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MMGY Travel IntelligenceMMGY Global’s research and insights division, has released findings from the 2021 “Spring Edition” of its Portrait of American Travelers survey. The results indicate unprecedented optimism from leisure travelers in advance of the summer travel season. The Traveler Sentiment Index (TSI) rose to 119 (pre-pandemic levels), affirming that U.S. adults are thinking much more positively about travel than they were throughout this past year.

That said, according to the survey, concerns for safety continue to affect demand, although not slowing what is a considerable increase in travel intent. Along with positive signs such as increased vaccinations and decreasing COVID-19 cases and hospitalizations, safety remains below its pre-pandemic levels. At the time of the survey, it lingered 12 points lower on the TSI than it did in February 2020.

Domestic Travel Set to Outpace International
The survey indicates that the top states of interest among U.S. travelers over the next two years are Hawaii (64 percent), Florida (62 percent), California (53 percent), Colorado (50 percent), Alaska (49 percent) and New York (49 percent). There is some interest in international destinations. However, it remains relatively low with only 19 percent of leisure travelers indicating that they are likely to take an international trip in the next six months—down from 24 percent in January 2020.

The Portrait of American Travelers survey shows the resilience of road trips, as this vacation style continues to be the most likely form of near-term vacation travel. Three in 5 U.S. adults (62 percent) expect to take at least one leisure vacation during the next six months with the preferred mode of transportation being personal car, while 2 in 5 (38 percent) say they will take a domestic flight. Looking further out to the next 12 months, 4 in 5 (81 percent) U.S. adults expect to take at least one trip.

Gen Zs & Millennials Are Ready to Pack Their Suitcases
The intent to take a vacation during the next six months decreases with age and increases with household income, according to the survey. Active leisure travelers—those who intend to travel within the next 12 months—expect to take 3.7 overnight leisure trips this year and spend an average of $2,415 on those trips. Gen Xers and Boomers intend to take fewer trips than Gen Zs and Millennials, but these seasoned travelers intend to spend more overall. This difference in spending expectations is likely because Boomers tend to have more available time for travel, more discretionary income, and they’re the generation that’s first in line for COVID-19 vaccinations.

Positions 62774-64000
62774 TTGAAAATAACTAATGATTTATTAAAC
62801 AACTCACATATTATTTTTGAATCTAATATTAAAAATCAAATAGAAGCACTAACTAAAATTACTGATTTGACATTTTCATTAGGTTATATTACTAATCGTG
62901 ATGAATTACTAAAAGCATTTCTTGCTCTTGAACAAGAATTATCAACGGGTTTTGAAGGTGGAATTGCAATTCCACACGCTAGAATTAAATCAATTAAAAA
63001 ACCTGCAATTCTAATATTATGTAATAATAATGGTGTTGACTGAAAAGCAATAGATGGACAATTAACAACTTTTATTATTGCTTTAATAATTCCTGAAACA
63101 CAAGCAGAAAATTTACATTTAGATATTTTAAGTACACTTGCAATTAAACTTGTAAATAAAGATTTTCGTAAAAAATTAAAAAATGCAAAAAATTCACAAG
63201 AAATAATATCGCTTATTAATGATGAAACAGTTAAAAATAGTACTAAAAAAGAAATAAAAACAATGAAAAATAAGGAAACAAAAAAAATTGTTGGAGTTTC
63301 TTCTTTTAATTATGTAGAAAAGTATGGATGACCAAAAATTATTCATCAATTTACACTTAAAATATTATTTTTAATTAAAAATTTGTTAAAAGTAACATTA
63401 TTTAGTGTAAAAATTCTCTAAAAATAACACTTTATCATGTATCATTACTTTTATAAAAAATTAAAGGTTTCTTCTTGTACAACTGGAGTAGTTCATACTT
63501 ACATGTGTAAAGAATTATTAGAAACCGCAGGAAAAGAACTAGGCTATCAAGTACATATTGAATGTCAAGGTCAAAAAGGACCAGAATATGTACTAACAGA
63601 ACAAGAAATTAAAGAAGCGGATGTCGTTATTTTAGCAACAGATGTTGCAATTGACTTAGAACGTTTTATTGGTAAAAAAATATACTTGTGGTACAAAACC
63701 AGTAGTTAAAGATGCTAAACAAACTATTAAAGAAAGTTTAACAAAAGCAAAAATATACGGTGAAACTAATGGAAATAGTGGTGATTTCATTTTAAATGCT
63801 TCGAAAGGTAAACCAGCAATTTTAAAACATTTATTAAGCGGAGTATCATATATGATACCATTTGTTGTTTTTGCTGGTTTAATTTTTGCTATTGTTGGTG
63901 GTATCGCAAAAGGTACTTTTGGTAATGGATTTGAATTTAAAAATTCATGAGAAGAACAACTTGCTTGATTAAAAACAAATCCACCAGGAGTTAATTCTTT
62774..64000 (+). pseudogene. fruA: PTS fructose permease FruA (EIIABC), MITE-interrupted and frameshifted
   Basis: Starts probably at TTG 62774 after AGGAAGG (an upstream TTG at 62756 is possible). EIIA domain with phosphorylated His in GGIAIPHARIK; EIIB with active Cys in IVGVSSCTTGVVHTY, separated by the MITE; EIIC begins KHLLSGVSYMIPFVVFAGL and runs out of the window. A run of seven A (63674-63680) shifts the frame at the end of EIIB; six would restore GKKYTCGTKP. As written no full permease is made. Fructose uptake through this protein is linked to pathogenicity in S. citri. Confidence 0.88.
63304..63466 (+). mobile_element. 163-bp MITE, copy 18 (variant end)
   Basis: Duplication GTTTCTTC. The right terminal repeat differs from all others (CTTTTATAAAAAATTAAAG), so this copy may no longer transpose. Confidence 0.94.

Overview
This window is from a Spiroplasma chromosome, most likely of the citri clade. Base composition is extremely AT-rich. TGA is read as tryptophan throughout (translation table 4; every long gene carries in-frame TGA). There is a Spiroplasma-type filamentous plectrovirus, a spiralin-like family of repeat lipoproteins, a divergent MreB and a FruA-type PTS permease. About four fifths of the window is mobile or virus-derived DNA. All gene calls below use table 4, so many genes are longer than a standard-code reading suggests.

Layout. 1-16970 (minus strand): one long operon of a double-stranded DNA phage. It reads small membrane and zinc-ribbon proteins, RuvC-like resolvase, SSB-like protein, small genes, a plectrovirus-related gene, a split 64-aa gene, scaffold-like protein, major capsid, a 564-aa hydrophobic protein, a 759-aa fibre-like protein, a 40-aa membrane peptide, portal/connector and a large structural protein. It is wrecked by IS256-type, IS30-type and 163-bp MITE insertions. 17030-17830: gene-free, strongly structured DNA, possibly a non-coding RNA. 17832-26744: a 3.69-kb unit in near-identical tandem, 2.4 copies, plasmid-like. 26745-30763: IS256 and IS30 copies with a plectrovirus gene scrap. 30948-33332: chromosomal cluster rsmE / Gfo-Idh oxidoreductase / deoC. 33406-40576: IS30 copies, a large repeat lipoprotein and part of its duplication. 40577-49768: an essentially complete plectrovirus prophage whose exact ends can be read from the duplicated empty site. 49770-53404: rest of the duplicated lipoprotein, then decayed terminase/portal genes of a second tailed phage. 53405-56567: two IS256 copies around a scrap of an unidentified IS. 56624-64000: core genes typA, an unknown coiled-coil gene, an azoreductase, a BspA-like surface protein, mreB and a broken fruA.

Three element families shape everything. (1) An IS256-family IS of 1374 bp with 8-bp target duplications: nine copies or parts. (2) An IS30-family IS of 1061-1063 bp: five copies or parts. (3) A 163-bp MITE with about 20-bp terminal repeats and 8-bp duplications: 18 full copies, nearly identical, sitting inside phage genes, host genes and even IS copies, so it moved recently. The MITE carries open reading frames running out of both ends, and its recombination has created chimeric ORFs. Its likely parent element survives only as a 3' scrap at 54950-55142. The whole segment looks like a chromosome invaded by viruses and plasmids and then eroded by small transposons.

Though travelers are ready to spend on vacations, they are also anticipating travel deals. Perceptions around the affordability of travel have far surpassed pre-pandemic levels (up 29 points), and this metric was the only TSI component that did not take a significant dip throughout the pandemic as travelers expected travel companies to slash prices given reduced demand.

Sustainable Travel — Even More Important Now
The survey also looked at sustainable travel. The data shows that the pandemic has had a profound impact on travel behaviors. Travelers are doing more driving than flying, showing preference to outdoor destinations rather than cities and, perhaps unexpectedly, expressing an increasing focus on the impact of their travel. Fifteen percent of active leisure travelers indicate a travel service provider’s focus on sustainability and environmental considerations greatly impacts their travel decision-making. This sentiment is more evident among younger travelers who showed greater willingness to pay more for travel brands that demonstrate environmental responsibility than their older counterparts. Though the intent to spend more with travel companies that demonstrate environmental responsibility declines the older the traveler segment, 83 percent of active leisure travelers overall indicate they are open to changing some aspect of their travel behavior to reduce their impact on the environment. For example, visiting destinations in the off-season to reduce overcrowding and using less single-use plastics while traveling appear to be changes most are willing to make.

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